A Brief Chronicle of
US Catholic ScoutingClick here for Home

   The below chronology is a work in progress. The information on this page is based on the research completed when this was written. Subsequent research might bring to light new facts which might require corrections, as such, some of the information may be incomplete, missing, and even inaccurate. Thus the material is still subject to further review.

1904 - Baden-Powell published an early version of his scheme for training boys (Knights/Retainers).

1907 - Baden-Powell held an experimental camp at Brownsea Island from July 29th to August 9th with 20 boys.

1908 - Baden-Powell published his Scouting for Boys. *While planning his scheme, BP received assistance from Cardinal Bourne and the Benedictine Fathers at Downside Abbey in England.

1909 - The first Boy Scout Rally was held at the Crystal Palace in Great Britain. At this meeting of Scout Masters, many of the basic policies were formed to guide Boy Scouting in England.

1910 - The Boy Scouts of America was incorporated. *The first known Catholic Scout Troop was formed by St. Mark's Church of St. Paul, MN.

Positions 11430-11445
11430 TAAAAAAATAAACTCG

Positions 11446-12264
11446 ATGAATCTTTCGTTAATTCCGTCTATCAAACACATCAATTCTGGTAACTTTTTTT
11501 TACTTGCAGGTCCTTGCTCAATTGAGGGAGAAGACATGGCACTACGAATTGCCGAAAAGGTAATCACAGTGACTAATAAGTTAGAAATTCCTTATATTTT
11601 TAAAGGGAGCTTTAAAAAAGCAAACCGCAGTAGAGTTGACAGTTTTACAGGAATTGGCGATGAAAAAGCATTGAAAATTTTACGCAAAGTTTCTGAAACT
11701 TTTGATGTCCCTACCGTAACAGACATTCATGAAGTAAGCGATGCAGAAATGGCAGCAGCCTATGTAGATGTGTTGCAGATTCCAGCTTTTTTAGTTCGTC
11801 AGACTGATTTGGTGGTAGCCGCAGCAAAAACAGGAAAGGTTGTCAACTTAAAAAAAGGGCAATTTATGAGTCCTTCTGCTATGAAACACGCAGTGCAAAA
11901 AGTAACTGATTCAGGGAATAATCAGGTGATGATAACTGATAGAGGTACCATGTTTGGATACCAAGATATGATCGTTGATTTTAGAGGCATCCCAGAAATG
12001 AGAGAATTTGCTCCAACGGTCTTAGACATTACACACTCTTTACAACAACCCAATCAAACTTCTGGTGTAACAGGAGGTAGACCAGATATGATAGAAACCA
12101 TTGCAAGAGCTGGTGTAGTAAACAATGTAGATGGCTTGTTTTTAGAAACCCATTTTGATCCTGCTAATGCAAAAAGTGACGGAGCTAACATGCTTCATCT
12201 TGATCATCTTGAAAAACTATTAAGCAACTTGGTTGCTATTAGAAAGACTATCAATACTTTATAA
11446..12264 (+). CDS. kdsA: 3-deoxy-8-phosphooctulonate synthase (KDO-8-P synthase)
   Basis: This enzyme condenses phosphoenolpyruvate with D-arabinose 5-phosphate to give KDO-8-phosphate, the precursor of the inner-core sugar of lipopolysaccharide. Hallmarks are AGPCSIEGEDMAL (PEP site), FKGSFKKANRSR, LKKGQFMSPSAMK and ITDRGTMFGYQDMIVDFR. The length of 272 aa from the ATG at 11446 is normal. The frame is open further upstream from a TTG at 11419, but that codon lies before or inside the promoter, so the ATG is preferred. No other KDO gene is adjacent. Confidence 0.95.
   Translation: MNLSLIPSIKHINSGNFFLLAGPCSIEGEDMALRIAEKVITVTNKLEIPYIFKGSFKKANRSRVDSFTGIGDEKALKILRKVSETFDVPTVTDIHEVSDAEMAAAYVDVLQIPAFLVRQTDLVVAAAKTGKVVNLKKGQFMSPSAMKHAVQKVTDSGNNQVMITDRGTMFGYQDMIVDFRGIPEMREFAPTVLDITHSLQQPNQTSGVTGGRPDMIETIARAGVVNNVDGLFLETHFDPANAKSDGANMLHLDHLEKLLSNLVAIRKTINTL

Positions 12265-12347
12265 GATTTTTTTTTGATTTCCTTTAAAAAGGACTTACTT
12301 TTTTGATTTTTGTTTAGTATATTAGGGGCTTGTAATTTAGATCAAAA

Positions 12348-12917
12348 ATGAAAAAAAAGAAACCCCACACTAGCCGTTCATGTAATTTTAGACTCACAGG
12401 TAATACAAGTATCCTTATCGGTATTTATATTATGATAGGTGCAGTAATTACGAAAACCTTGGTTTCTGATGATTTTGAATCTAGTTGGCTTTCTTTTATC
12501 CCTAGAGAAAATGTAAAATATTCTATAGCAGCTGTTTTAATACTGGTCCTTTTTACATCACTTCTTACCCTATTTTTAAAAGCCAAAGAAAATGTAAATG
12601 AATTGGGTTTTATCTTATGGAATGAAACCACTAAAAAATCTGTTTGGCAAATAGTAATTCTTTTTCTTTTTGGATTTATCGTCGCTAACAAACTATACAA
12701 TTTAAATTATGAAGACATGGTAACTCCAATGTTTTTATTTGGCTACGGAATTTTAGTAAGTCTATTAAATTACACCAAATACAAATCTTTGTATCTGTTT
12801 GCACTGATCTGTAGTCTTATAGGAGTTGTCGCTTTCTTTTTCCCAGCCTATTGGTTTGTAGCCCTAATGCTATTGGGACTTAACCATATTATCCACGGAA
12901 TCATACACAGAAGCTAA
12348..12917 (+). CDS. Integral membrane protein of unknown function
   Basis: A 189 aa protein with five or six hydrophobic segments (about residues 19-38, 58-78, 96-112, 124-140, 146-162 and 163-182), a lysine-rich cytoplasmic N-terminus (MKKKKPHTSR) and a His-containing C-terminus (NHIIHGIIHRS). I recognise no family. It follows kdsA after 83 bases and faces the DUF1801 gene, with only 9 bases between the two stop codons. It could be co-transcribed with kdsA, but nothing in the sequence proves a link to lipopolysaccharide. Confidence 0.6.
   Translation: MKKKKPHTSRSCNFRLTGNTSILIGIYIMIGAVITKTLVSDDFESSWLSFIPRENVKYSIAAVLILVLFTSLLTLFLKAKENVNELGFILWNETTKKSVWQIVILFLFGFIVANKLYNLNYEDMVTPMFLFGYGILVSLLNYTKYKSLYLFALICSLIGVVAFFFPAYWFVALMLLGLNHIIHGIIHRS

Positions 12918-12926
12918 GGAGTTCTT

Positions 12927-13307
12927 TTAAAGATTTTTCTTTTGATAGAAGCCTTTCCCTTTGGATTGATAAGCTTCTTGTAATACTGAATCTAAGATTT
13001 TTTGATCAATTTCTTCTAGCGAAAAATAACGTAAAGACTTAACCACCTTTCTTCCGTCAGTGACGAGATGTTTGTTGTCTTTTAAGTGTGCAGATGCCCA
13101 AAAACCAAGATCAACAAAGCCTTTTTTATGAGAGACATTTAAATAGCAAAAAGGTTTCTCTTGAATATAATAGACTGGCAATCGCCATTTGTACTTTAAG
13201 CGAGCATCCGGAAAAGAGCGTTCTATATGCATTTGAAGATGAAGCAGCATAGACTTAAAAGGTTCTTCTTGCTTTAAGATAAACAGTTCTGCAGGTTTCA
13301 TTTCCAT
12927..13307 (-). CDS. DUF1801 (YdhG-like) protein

1912 - Brother Barnabas and Victor F. Ridder, with the cooperation of James West, received the approval of John Cardinal Farley, of the Archdiocese of New York, for Boy Scouting. A Scout Troop was chartered by St. Patrick's Cathedral Parish in New York under the specific guidelines established by the Cardinal.

1913 - Victor Ridder was appointed the "National Scout Commissioner for Scout Work in the Catholic Churches", by the BSA. His position was to promote Catholic units.

1914 - The BSA created the "Catholic Bureau" for the extension of Scout work among Catholic churches.

1916 - The US Congress granted the BSA a Federal Charter.

1917 - The Bishops of the United States formed the National Catholic War Council (NCWC). The War Council's Committee on Men's Activities undertook the responsibility for promoting Scouting under Catholic auspices across the country.

1918 - The NCWC authorized the BSA to form a Catholic Bureau, BSA, to create and direct the activities of Catholic Troops. T